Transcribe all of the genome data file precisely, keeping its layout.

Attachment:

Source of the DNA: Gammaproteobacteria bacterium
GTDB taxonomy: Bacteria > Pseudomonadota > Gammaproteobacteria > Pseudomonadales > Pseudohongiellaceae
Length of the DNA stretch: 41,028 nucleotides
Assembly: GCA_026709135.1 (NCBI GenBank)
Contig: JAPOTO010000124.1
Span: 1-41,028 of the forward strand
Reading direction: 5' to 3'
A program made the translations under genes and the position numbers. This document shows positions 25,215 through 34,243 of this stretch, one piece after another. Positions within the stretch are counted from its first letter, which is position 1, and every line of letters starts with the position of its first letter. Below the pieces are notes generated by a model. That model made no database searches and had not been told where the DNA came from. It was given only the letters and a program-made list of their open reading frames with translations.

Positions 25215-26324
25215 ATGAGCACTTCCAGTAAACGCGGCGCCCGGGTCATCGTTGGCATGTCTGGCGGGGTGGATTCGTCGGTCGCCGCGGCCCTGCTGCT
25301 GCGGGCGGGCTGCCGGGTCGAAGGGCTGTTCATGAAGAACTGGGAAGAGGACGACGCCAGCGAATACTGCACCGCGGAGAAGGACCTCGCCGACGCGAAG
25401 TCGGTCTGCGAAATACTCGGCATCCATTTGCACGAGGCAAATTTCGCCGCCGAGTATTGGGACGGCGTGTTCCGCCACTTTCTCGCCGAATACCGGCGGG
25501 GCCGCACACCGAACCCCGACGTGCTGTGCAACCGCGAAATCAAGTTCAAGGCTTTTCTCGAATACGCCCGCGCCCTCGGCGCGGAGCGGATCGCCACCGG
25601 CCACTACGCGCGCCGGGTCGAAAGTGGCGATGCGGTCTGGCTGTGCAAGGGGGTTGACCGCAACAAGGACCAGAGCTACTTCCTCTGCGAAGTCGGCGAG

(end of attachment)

Source of the DNA: Gammaproteobacteria bacterium
GTDB taxonomy: Bacteria > Pseudomonadota > Gammaproteobacteria > Pseudomonadales > Pseudohongiellaceae
Length of the DNA stretch: 41,028 nucleotides
Assembly: GCA_026709135.1 (NCBI GenBank)
Contig: JAPOTO010000124.1
Span: 1-41,028 of the forward strand
Reading direction: 5' to 3'
A program made the translations under genes and the position numbers. This document shows positions 25,215 through 34,243 of this stretch, one piece after another. Positions within the stretch are counted from its first letter, which is position 1, and every line of letters starts with the position of its first letter. Below the pieces are notes generated by a model. That model made no database searches and had not been told where the DNA came from. It was given only the letters and a program-made list of their open reading frames with translations.

Positions 25215-26324
25215 ATGAGCACTTCCAGTAAACGCGGCGCCCGGGTCATCGTTGGCATGTCTGGCGGGGTGGATTCGTCGGTCGCCGCGGCCCTGCTGCT
25301 GCGGGCGGGCTGCCGGGTCGAAGGGCTGTTCATGAAGAACTGGGAAGAGGACGACGCCAGCGAATACTGCACCGCGGAGAAGGACCTCGCCGACGCGAAG
25401 TCGGTCTGCGAAATACTCGGCATCCATTTGCACGAGGCAAATTTCGCCGCCGAGTATTGGGACGGCGTGTTCCGCCACTTTCTCGCCGAATACCGGCGGG
25501 GCCGCACACCGAACCCCGACGTGCTGTGCAACCGCGAAATCAAGTTCAAGGCTTTTCTCGAATACGCCCGCGCCCTCGGCGCGGAGCGGATCGCCACCGG
25601 CCACTACGCGCGCCGGGTCGAAAGTGGCGATGCGGTCTGGCTGTGCAAGGGGGTTGACCGCAACAAGGACCAGAGCTACTTCCTCTGCGAAGTCGGCGAG